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02-12-2019 | SGLT2 inhibitors | Highlight | News

Recommendations issued for managing SGLT inhibitor-associated DKA risk in type 1 diabetes


medwireNews: Experts have developed consensus recommendations for minimizing diabetic ketoacidosis (DKA) risk in patients with type 1 diabetes treated with sodium-glucose cotransporter (SGLT) inhibitors.

These agents are increasingly being used off-label in type 1 diabetes management, and several SGLT inhibitors are “currently under review by US Food and Drug Administration (FDA) and European regulatory agencies as an adjunct to insulin therapy in people with type 1 diabetes,” say Christopher Parkin (CGParkin Communications, Inc., Boulder City, Nevada, USA) and co-authors.

They explain that recent studies have demonstrated an increase in absolute DKA risk with SGLT inhibitor treatment, sometimes in patients with near-normal blood glucose levels, thus “complicating the recognition/diagnosis of DKA and potentially delaying treatment.”

As reported in Diabetes Care, the international panel of 26 clinicians and researchers developed their guidance based on evidence from randomized trials and their clinical experience.

The recommendations stress that selecting appropriate patients for SGLT inhibitor therapy is “critical” for attenuating DKA risk. Parkin and colleagues say that the “paramount criterion for patient selection” is normal ketone levels, defined as blood concentration below 0.6 mmol/L and negative urinary ketones, but individual patient factors, such as ability to follow ketone monitoring regimens, must also be taken into account.

They specify that SGLT inhibitors should not be given to pregnant women with type 1 diabetes or patients using low-carbohydrate or ketogenic diets, and point out that those using an insulin pump are at increased DKA risk due to the possibility of malfunction.

“It should be noted that treatment with SGLT-inhibitors in patients using insulin pumps with automated features including low glucose insulin suspend and hybrid closed loop has not been well studied,” remark the authors.

Parkin and colleagues recommend that “insulin must be reduced cautiously” when initiating SGLT inhibitors, and that the starting dose of the SGLT inhibitor should be as low as possible. After initiating an SGLT inhibitor, they advocate ketone testing via routine patient self-monitoring of beta-hydroxybutyrate, with retesting of glucose and ketone levels every 1–3 hours in those with elevated ketones.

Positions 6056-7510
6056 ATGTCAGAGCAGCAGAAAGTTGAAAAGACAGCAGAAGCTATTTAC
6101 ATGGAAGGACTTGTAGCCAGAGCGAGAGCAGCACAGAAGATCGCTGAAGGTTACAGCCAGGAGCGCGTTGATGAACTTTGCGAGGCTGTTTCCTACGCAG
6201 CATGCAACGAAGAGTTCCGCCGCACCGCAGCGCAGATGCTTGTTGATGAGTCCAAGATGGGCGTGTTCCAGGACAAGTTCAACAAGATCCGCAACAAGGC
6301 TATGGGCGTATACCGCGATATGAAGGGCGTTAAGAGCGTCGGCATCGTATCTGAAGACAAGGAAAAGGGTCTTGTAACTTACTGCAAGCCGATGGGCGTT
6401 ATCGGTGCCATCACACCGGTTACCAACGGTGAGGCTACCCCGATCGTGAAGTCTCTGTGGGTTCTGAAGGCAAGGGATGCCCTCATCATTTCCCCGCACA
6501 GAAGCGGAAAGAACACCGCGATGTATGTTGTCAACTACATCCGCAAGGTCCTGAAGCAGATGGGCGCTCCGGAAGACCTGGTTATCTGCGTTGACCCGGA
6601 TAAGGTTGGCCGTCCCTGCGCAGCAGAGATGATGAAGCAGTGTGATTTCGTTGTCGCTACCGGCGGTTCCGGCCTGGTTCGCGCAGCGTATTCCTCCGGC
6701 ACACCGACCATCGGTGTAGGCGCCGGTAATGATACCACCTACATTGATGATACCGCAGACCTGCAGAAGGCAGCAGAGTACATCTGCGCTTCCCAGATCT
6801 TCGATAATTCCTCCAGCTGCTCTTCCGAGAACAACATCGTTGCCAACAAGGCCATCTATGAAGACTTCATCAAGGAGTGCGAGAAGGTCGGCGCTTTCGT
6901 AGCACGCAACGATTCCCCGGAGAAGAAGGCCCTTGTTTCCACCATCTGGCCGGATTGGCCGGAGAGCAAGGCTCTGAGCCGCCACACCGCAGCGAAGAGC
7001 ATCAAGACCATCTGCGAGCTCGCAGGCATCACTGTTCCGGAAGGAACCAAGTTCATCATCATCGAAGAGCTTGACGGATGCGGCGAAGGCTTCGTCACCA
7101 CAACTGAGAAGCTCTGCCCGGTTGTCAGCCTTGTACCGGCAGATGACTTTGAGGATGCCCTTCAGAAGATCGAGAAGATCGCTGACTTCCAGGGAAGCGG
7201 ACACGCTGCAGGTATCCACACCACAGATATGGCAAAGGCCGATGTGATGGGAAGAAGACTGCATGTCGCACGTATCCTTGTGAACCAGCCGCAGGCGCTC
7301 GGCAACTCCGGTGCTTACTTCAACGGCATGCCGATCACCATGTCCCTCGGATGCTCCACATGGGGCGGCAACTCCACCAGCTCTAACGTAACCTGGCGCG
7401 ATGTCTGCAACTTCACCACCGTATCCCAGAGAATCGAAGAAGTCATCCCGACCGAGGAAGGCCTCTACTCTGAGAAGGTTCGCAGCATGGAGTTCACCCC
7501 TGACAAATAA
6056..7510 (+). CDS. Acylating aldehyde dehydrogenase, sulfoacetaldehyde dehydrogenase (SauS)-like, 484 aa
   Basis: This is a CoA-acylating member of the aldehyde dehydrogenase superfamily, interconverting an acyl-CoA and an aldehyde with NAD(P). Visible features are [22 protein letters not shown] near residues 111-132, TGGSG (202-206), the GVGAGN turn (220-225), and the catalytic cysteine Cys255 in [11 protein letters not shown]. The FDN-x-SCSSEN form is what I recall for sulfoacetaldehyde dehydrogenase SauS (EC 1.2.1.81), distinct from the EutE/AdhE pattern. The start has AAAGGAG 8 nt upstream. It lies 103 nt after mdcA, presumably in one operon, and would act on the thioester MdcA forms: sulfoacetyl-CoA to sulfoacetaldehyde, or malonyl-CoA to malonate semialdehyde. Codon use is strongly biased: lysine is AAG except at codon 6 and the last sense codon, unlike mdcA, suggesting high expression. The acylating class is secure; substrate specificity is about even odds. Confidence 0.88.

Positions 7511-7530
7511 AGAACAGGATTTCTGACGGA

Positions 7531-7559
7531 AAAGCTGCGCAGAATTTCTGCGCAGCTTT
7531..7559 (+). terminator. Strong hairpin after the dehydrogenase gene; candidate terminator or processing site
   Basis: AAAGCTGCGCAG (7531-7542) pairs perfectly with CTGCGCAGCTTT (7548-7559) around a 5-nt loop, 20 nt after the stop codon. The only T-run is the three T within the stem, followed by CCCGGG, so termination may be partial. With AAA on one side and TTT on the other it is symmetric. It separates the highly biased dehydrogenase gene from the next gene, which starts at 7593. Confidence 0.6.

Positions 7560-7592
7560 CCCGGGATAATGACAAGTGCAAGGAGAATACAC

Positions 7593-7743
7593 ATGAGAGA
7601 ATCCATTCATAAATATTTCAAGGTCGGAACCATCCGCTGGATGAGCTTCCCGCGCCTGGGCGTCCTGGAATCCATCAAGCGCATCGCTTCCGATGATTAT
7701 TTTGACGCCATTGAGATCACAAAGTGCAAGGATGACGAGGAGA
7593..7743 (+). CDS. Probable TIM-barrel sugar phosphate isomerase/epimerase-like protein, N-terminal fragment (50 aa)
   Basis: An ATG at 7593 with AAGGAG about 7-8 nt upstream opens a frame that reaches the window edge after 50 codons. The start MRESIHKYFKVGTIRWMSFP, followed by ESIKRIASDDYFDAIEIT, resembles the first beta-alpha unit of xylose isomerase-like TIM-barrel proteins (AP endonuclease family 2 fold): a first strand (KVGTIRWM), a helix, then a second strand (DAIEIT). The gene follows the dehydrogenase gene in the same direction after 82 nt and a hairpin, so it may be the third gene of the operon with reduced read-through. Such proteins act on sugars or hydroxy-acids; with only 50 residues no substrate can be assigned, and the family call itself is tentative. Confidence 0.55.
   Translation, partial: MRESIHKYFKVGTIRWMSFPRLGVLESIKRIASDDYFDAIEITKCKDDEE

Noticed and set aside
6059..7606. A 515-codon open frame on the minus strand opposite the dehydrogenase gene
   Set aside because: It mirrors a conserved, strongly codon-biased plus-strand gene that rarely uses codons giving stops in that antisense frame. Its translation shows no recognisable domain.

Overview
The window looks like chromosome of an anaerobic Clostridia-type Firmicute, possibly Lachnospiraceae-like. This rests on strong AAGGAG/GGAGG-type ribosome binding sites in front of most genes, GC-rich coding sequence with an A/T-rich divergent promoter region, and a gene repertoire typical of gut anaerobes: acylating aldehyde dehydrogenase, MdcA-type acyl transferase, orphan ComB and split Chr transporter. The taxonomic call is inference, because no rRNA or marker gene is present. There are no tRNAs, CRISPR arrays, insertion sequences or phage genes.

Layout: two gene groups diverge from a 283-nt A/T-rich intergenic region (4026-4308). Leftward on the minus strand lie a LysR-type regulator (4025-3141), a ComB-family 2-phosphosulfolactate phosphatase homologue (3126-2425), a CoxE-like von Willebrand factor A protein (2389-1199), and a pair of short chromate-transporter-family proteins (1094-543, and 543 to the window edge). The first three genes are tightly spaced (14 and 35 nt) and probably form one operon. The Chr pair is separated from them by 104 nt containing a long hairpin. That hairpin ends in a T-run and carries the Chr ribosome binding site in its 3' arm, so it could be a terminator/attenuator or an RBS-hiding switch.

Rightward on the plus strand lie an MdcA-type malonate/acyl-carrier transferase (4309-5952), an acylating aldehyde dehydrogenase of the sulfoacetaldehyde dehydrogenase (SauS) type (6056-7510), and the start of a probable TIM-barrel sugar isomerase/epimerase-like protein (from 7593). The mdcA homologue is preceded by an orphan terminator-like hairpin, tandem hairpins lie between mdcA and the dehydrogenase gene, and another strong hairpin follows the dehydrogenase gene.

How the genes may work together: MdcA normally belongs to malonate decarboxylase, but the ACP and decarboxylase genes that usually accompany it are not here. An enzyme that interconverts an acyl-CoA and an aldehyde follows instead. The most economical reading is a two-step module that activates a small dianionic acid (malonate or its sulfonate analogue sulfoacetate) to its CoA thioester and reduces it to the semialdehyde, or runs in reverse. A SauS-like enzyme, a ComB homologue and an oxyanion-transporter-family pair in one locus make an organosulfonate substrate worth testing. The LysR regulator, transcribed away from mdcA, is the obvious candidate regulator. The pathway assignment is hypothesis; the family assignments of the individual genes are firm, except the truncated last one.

The experts outline a number of situations in which SGLT inhibitors should be discontinued, including when patients experience nausea, vomiting, or abdominal discomfort, and during hospitalization. When patients are switching the type of insulin therapy – for example from injections to a pump – SGLT inhibitors should be discontinued until insulin doses are adjusted and ketone levels are normal.

The team emphasizes that patient and clinician education is key to mitigating DKA risk. They underline that “[a]ll patients should receive thorough instruction in DKA risk factors, ketone monitoring and treatment protocols,” and that emergency departments should be “made aware that DKA can present without overtly elevated glucose levels in patients treated with SGLT-inhibitors.”

Together, these recommendations should “provide a starting point for the safe use of SGLT-inhibitor therapy in this population,” write the authors.

They continue: “Because much of the evidence for DKA risk has been garnered from randomized clinical trials with highly-selected patients, additional research is needed to evaluate the efficacy and DKA risk of SGLT-inhibitors in larger cohorts of type 1 diabetes patients, using real-world methodologies.”

By Claire Barnard

medwireNews is an independent medical news service provided by Springer Healthcare. © 2019 Springer Healthcare part of the Springer Nature group

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